Dr. Scott Hahn, an internationally known author, Catholic-convert and speaker addresses the 2019 Scripture Conference held May 18 at Bishop Verot Catholic High School in Fort Myers. (PHOTO BY BOB REDDY | FC)

Scott Hahn wows at Scripture Conference

Fort Myers  |  The Diocese of Venice warmly welcomed Scott Hahn — an internationally known author, Catholic-convert and speaker — to the 2019 Scripture Conference held May 18, at Bishop Verot Catholic High School in Fort Myers. 

Presented by the Diocese Office of Evangelization, Hahn wowed a crowd of more than 550 as he gave several talks on aspects of the Scriptures, including on the Virgin Mary, the Eucharist, and the married family as the “first society.”

John Burns and his 15-year-old son Jack thought Hahn was amazing, noting that each talk brought a clarity to aspects of the Church or the Bible that both had been wondering about.

“I have a new appreciation of the Catholic faith,” explained John Burns of St. John XXIII Parish in Fort Myers. “That doesn’t happen every day.”

Julie Chase came from St. John the Evangelist Parish in Naples with a few friends because they have missed hearing Hahn speak at previous Diocesan events. “It was worth the wait. Simply wonderful. I’m a good Catholic and he spoke about things I thought I understood everything just fine; but now I have a fresh perspective that I think will make me a better Catholic, someone who appreciates what a blessing it is to be part of the true Church.”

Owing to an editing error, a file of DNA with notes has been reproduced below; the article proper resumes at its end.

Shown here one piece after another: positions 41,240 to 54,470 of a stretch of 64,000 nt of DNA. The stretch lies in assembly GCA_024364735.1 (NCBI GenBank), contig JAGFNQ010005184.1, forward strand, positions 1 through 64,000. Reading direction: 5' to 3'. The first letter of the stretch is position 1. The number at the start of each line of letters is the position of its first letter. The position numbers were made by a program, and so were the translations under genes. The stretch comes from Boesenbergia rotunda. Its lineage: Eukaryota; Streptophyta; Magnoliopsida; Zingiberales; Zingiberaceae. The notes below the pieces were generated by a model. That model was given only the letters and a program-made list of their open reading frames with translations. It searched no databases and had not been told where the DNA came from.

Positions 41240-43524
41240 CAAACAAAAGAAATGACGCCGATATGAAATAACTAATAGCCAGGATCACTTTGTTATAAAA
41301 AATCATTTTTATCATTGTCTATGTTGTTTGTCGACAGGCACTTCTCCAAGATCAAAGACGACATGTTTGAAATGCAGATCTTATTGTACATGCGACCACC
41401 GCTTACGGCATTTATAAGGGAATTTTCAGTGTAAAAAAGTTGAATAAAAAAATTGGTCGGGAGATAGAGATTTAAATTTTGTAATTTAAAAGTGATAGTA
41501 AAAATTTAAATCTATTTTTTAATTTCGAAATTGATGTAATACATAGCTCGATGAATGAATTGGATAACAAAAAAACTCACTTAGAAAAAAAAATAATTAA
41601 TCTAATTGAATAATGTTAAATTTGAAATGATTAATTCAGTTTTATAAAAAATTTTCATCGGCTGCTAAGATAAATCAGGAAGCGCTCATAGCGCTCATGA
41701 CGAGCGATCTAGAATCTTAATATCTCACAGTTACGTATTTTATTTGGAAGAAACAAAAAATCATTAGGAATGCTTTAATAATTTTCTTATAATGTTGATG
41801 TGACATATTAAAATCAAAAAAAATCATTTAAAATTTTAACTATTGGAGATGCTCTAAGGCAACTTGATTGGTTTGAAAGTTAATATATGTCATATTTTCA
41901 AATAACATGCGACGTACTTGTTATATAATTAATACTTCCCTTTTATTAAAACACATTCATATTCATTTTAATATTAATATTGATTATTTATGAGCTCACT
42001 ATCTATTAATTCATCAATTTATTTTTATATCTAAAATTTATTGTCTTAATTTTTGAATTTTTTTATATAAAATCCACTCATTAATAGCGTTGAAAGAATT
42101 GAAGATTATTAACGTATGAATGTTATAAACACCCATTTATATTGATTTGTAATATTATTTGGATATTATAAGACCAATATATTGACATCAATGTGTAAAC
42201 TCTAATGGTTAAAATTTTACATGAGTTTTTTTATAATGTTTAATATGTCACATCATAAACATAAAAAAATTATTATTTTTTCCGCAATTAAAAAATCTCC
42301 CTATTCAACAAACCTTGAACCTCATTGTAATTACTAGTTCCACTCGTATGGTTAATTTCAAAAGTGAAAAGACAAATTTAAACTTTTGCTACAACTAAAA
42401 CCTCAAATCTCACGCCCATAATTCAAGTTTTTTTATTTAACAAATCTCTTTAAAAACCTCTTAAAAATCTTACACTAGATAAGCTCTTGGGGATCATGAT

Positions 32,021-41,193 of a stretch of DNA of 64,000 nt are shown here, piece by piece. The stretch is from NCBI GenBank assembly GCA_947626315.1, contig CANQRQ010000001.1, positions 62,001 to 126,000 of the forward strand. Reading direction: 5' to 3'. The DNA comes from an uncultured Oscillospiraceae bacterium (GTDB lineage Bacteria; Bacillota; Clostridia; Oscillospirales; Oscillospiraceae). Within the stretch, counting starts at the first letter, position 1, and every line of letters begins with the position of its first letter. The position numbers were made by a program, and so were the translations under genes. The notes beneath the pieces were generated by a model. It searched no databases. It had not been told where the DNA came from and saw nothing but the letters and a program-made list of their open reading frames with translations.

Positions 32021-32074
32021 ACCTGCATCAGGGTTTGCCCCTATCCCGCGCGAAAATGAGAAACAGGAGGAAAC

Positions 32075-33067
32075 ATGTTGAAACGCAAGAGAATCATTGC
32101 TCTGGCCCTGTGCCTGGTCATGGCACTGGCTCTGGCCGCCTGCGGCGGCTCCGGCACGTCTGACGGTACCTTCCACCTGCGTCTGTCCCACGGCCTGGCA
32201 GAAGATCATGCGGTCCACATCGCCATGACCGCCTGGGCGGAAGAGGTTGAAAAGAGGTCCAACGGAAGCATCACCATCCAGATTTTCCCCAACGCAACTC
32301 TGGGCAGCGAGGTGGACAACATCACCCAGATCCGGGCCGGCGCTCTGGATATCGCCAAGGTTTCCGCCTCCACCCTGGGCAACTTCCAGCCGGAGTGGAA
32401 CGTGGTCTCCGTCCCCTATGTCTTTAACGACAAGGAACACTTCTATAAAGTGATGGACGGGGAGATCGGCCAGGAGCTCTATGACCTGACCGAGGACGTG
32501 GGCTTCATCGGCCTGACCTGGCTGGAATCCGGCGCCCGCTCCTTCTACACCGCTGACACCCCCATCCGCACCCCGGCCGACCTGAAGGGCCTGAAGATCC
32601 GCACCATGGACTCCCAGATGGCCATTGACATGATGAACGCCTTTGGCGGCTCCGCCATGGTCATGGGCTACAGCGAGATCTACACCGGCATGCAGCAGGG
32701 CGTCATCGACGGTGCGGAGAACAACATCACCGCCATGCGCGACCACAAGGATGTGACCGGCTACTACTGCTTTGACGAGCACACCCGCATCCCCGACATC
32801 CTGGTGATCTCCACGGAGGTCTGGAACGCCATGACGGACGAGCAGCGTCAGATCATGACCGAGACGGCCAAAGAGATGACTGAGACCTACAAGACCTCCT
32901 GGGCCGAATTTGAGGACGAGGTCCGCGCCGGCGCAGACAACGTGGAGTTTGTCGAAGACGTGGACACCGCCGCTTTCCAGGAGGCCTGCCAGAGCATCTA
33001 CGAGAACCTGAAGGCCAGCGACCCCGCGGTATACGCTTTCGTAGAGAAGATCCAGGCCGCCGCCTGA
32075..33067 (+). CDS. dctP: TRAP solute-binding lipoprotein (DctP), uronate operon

Diocese Director of Evangelization Joshua Mazrin said it was a special honor to be able to have Hahn speak in the Diocese. Mazrin is a graduate of Franciscan University of Steubenville where Hahn was his professor in several classes.

In Steubenville, Hahn and with his wife, Kimberly, founded the St. Paul Center for Biblical Theology. They have been married 40 years and have six children and 18 grandchildren. Two of their sons are currently discerning a vocation to the priesthood in seminary.

The author of dozens of books on the Catholic faith began by telling everyone that the day was a “unique opportunity for us to take a look at God and his word, not only the inspired word we find in scared Scripture, the Old and the New, but especially the incarnate word, our Lord Jesus Christ.”

The opportunity arises from the fact the Church is still in the Eastertide (Easter Season), Hahn explained. This is because for Catholics, Easter is much more than one Sunday, and even more than the octave. 

“We celebrate in the entire week after Easter and beyond,” Hahn said. “This celebration reaches to the feast of the Ascension (June 6, though celebrated in much of the U.S. on June 9) and to Pentecost (June 16). We are in the middle of a season of grace that is unique, and this is a perfect time to reflect on Christ and his teachings.”

Hahn spoke broadly about his conversion to Catholicism after being a Presbyterian pastor. He used to think the Church was in error in its teachings and actively tried to convert Catholics. However, his studies led him to realize that Catholics are privileged to read the sacred page within an unfathomable community: the communion of saints, the voices of Catholic tradition, the great cloud of witnesses from all of history. The guide is the Holy Spirit, working through the Church’s magisterium.

“In the Old Testament and the New, the Scriptures presume, prescribe, and describe the ritual life of God’s people — of us, for us. The Bible gives us both the content and context of the liturgy — even as the liturgy provides our context for understanding the Scriptures. If we read the Bible as it was written, we’ll read it from the heart of the Church. It is the heart of Jesus.”